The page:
John the Almsgiver (John Eleemon) Cypriot by birth, St. John was a widower probably over 50 when he was c. 608/610 appointed or acclaimed Patriarch of Alexandria. He was a wealthy man whose children had also died, and he sought to serve his masters, the poor, through the direct giving of alms and the establishing of hospitals. He is said to have sat openly available in church on Wednesdays and Fridays so that the poor could speak with him. John opposed Monophysitism and employed Sophronius (later Patriarch of Jerusalem) and John Moschus in his battle against the followers of Severus of Antioch. When the Persians invaded Alexandria, John returned to Cyprus, where he died peacefully c. 616/620. Sophronius and Moschus authored vitae of their friend and mentor. The body of St. John was kept at Constantinople until the XV Century, when the sultan gave it to King Matthias of Hungary. The relics were translated to Bratislava in the XVII century.
"Jesus loved Martha and Mary and Lazarus." This unique statement in John's gospel tells us of the special relationship Jesus had with Martha, her sister, and her brother. Apparently Jesus was a ... continue readingMore Saint of the Day
St. Clare of Assisi was born in Assisi on July 16, 1194, as Chiara Offreduccio, the beautiful eldest daughter of Favorino Sciffi, Count of Sasso-Rosso and his wife Ortolana. Tradition says her father was a wealthy representative of an ancient Roman family and her ... continue readingMore Female Saints
Saint Michael the Archangel isn't a saint, but rather he is an angel, and the leader of all angels and of the army of God. This is what the title "Archangel" means, that he is above all the others in rank. St. Michael has four main responsibilities or offices, as we ... continue reading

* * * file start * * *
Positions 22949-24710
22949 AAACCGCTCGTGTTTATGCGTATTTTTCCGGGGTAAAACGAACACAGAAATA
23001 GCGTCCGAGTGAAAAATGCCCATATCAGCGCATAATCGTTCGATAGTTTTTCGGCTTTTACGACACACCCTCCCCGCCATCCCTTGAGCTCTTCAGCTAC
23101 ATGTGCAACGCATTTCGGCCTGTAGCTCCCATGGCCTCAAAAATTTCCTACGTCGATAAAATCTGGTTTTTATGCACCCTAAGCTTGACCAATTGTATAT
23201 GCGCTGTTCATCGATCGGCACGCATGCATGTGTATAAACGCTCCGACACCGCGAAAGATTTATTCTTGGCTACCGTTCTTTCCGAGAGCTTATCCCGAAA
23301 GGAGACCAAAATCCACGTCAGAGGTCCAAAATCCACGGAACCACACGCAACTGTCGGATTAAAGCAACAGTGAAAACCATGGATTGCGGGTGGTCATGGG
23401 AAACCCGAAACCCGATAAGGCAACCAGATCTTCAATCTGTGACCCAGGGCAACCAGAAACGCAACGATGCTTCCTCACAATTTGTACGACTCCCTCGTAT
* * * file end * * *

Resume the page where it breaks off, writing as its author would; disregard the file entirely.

Ignatius was the son of a poor farmer in Laconi, Italy. He was born on December 17, 1701. When he was about seventeen, he became very ill. He promised to be a Franciscan if he would get better. But when the illness left him, his father convinced him to wait. A couple ... continue reading
St. Catherine of Siena was born during the outbreak of the plague in Siena, Italy on March 25, 1347. She was the 25th child born to her mother, although half of her brothers and sisters did not survive childhood. Catherine herself was a twin, but her sister did not ... continue reading
By Deacon Keith Fournier
This great defender of the faith insisted on the central claim of Christianity: God can be known and loved-indeed, that is why He came into our midst in the person of His Son; so that through a relationship with Jesus Christ, man could participate in the very ... continue readingMore Christian Saints & Heroes